Loupin' Flech
11-08-2011, 09:43 AM
I tend to cheat a wee bit because no matter how I hold my finger I always get at least one dead string and when it comes to Bb or similar my fingers just will not bend(the curse of years of manual labour).So my solution is to play three strings.

cebukenieduke
11-08-2011, 09:48 AM
Try adopting a boxers rigid training stamina method, tbey use a hard ball that they bang on their bodies to simulate opponent's punches. For ukuleles, use a soft squeezing hand ball. I bought one in the mall comercially sold as squeeze balls stress suppressors. Having experience similar to your barring concern, I often tweek this softball between my two barring fingers. Funny,after doing this trick for several months it somehow help . . . . But . . . I could feel these fingers looking like BruceLee flexing his muscles. . . . .

ukuleleforbeginners
11-08-2011, 07:08 PM
This seemed really hard when I first started, but I have noticed that it is getting a little easier each time. I guess it is just practice like everything else.

sugengshi
11-08-2011, 08:23 PM
This seemed really hard when I first started, but I have noticed that it is getting a little easier each time. I guess it is just practice like everything else.

:agree: I found out myself as well that the more I practice the easier I can do the fret barring. ;)

Tor
11-08-2011, 10:34 PM
I have nothing really useful to add I think.. it's all been said by earlier posters. It's just that I do remember bar chords to be difficult in the beginning when I started on guitar, decades ago. Although some were more difficult than others. Some of it was caused by a nut that wasn't set up properly (I didn't know about those things then), so that part of the frustration could have been avoided. So, get your nut setup checked and fixed, there's no point in struggling with that particular part.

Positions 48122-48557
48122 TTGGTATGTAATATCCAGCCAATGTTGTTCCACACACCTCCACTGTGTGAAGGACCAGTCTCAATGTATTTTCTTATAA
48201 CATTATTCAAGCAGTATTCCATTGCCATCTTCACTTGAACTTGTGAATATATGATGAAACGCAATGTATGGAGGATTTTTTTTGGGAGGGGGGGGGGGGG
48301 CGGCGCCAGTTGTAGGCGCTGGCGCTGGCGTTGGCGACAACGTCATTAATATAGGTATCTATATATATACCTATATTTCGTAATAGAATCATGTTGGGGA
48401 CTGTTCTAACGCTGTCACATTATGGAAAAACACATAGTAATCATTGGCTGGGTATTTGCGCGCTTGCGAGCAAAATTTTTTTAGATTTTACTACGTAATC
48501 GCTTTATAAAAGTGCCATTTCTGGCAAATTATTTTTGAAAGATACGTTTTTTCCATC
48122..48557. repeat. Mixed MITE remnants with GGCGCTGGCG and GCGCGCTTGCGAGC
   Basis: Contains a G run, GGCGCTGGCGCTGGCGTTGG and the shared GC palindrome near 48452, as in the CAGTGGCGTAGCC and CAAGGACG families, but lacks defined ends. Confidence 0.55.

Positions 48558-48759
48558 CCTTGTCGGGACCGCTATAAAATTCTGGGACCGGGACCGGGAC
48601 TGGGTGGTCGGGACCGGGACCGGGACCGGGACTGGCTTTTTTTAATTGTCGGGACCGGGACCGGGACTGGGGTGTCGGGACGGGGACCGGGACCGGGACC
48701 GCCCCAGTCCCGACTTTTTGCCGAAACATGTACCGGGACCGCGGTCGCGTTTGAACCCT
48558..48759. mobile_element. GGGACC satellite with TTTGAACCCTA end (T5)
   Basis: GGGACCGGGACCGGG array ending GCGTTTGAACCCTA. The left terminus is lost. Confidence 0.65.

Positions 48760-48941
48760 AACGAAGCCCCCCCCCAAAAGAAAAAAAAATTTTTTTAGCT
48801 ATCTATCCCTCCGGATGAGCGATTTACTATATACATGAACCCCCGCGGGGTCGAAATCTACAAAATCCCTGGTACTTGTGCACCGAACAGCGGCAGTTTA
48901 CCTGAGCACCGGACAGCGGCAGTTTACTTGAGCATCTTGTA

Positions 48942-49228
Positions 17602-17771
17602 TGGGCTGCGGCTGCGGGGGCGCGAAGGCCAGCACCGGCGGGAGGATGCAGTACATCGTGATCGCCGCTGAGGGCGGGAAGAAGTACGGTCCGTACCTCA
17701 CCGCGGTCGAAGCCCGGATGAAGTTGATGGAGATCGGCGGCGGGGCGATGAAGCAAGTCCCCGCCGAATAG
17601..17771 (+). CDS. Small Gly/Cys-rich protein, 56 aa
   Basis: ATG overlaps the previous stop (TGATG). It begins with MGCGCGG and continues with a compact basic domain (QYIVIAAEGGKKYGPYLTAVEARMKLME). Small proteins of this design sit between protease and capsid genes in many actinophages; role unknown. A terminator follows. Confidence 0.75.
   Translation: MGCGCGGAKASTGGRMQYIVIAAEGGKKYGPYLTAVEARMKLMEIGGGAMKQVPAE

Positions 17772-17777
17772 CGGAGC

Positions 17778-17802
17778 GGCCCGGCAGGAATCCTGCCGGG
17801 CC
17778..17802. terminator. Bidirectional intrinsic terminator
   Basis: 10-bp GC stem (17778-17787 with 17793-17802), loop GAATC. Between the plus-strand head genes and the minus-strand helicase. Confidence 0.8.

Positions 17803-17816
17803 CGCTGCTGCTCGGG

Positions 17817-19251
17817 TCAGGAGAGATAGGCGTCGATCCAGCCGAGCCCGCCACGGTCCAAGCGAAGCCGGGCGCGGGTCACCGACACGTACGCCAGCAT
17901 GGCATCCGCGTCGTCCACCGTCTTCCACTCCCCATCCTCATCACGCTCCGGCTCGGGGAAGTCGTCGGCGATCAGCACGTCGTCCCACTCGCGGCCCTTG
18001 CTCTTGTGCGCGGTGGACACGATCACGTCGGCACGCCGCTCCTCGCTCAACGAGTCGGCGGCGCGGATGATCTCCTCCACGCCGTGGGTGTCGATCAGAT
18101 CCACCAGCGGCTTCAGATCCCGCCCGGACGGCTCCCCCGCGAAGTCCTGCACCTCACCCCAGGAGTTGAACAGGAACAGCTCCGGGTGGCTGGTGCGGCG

The other thing I remember is that I could only play a few bar chords at the time, I couldn't just keeping playing them. My thumb behind the neck would cramp, and my barr'ing finger couldn't keep the notes clean. (This was on a guitar with strings on the heavy side of medium though - much harder than ukulele).

But at some point all those problems disappeared. I just can't remember when that happened, or how. It just did. Which means that it will do for you too. I don't remember if it improved over a stretched period, I'm guessing that it did but I don't remember. All I know is that today bar chords are not a problem in any way, except that I can't do half-bars - my joints are not double-bending, so that's something that won't happen. But those can be avoided anyway, there are always alternatives - even if that means a wider or bigger neck on an ukulele. I'm guessing though that the majority of people can actually learn to half-bar, most people seem to have more flexible finger joints than I have.

-Tor

sweetiecino
11-23-2011, 01:59 AM
Just as an update.....barring chords have gotten a lot easier...

I didn't get my uke set up, but I did buy a new uke which was set up, which made a HUGE difference but all those tips that everyone has been given has helped a lot too!!

Thanks =)

ukuleleforbeginners
11-23-2011, 06:28 AM
Glad to hear that you are improving. It's always amazing to me that each time I learn a new song, I think "this is impossible" and each time I can get it eventually. You would think I would learn...

sugengshi
11-23-2011, 09:58 PM
Just as an update.....barring chords have gotten a lot easier...

To add on, practice correctly is the best way to improve.

hmgberg
11-24-2011, 03:33 AM
The key to barring chords, I think, is the position of your thumb on the back of the neck. If you can, try to keep the pad of your thumb on the center of the back of the neck. When you barre chords then, you will not only be pressing down with your finger on the fretboard, but also pressing up lightly with your thumb - squeezing, sort of. Often, people wrap their thumbs around the neck; unless you have long fingers and plenty of hand strength, barring chords is far more difficult this way.

ksiegel
11-24-2011, 11:19 AM
Uke size makes a difference, for some of us.

Barring is no problem on a tenor neck, not bad on a concert, but sometimes problematic on a soprano neck.

I just put Worth Clear Tenor strings on my Ohana, and it holds tune better, and the barring isn't as much of a pain in the butt.



-Kurt